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Severe Aortic Atherosclerosis
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Severe Aortic Atherosclerosis

View of inner surface of aorta and bifurcaton, opened lengthwise along the posterior midline.
Note: irregular variegated lining due to diffuse disease, with red thrombi (black arrow); ostia of celiac and superior mesenteric arteries and right renal artery (white arrows); deceptive narrower caliber of abdominal aorta below celiac artery due to rigidity of calcified atheroma in the typically more severely diseased lower aorta, which maintains its shape after being cut.
(Description By:J. Hasson, M.D. )
(Image Contrib. by: Saint Francis Hospital )
Atherosclerosis
Etiology

Unknown. Although the role of risk factors contributing to the pathogenesis is clear, the problem is that there are a few privileged individuals and experimental animals that are resistant when challenged by risk factors. Knowledge of the resistant factor(s) and their mechanism(s) of action would lead to a solution of the etiology.
Pathogenesis

Hypotheses: Endothelial damage (dysfunction) with increased permeability, monocyte adhesion, and endothelial proliferation; hyperlipidemia with invasion of intima by foamy macrophages; macrophage derived cytokines (IL-1, TNF) and growth factors (PDGF, FGF) cause inflammatory response and proliferation of smooth muscle with sclerosis; plaque thickened by organization of superimposed thrombi.,
Epidemiology

Causes 50% of all deaths in the U.S. due to coronary, cerebral, peripheral, and mesenteric vascular disease, and aortic aneurysms.
A disease of Western civilization. Absent in certain third world ethnic groups.
Major risk factors are high animal fat diets, hyperlipidemias, hypertension, cigarette smoking, and diabetes.
Other important risk factors are obesity, male gender, family history, and physical inactivity.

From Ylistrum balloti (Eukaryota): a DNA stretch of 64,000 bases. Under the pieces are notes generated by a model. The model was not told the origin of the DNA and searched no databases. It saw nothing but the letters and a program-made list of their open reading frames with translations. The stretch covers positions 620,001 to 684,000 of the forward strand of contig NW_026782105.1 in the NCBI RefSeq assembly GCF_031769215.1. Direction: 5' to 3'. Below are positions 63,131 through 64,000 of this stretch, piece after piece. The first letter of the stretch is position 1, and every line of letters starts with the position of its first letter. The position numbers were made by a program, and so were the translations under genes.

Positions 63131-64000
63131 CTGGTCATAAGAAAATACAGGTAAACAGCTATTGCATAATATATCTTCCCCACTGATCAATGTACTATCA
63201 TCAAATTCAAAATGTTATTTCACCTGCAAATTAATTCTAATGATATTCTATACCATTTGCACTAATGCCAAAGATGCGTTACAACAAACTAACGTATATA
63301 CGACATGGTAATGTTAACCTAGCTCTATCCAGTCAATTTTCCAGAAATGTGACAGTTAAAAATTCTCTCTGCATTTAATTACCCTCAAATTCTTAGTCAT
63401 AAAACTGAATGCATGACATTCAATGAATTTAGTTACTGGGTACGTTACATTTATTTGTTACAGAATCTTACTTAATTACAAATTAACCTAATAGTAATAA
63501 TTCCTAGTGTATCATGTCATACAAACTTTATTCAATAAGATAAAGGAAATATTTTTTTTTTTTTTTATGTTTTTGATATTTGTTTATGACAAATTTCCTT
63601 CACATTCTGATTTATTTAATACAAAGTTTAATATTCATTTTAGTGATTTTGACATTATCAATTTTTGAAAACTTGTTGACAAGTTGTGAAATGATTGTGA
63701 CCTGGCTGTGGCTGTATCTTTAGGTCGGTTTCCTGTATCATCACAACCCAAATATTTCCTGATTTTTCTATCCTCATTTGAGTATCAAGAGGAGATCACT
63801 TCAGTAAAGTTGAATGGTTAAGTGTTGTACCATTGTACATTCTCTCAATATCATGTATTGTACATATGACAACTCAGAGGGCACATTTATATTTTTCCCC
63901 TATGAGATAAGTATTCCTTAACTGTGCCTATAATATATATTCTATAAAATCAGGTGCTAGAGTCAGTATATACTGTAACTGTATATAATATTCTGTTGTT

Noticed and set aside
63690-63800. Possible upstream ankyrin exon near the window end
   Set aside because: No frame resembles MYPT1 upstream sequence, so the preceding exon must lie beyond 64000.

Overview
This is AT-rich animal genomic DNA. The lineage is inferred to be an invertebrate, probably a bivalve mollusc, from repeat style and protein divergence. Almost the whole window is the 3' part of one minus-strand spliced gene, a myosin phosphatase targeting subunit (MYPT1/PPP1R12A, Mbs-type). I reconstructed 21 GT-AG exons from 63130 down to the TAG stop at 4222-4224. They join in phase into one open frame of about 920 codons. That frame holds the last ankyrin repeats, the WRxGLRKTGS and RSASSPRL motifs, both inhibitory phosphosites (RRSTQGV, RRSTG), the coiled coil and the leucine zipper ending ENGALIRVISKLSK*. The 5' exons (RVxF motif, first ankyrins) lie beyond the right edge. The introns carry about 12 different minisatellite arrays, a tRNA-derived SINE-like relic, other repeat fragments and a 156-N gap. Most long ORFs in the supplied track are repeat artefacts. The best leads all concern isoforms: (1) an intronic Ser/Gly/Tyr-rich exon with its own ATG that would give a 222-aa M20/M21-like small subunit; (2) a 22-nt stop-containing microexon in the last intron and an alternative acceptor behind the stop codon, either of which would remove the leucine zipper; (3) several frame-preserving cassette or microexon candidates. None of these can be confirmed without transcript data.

General Gross Description

Lesions in childhood appear as "fatty streaks".
Adult plaques are discrete, yellow white random elevations, more prominent around ostia of large branches, abdominal aorta, and coronary, popliteal, internal carotid, and cerebral arteries.
Plaques may have sclerotic firm surfaces, or ulcerate with soft exposed grumous material.
Plaques may become confluent with thrombosis.
Severity increases with age, into very old age.
General Microscopic Description

An intimal lesion, made up of a deposition of neutral fats, cholesterol esters, necrotic debris and foam cells, with a variable chronic fibrotic inflammatory response forming a superficial fibrous cap containing smooth muscle and foam cells and lymphocytes.
Complications are ulcers with thrombi, bleeding into plaque, embolization of thrombi and/or atheromas, calcifications, and atrophy of media with formation of aneurysms.
Clinical Correlation

Important clinical syndromes due to occlusive disease are ischemic heart disease (angina pectoris, myocardial infarction, congestive heart failure), cerebral infarcts, peripheral vascular disease with gangrene of legs, ischemic bowel disease with infarction. Ruptured abdominal aortic aneurysm also a significant cause of death.
Advanced age not an indicator of immunity to atherosclerosis. Highest death rates by age are in those over 85 years old:, 50 % or higher.
References

Cotran RS, Kumar V, Robbins SL. Robbins Pathologic Basis of Disease. 5th edition. Philadelphia, W.B. Saunders, 1994, pp. 473-484.
Atherosclerosis
Synopsis by: J. Hasson M.D. (T42000M52110)[160]
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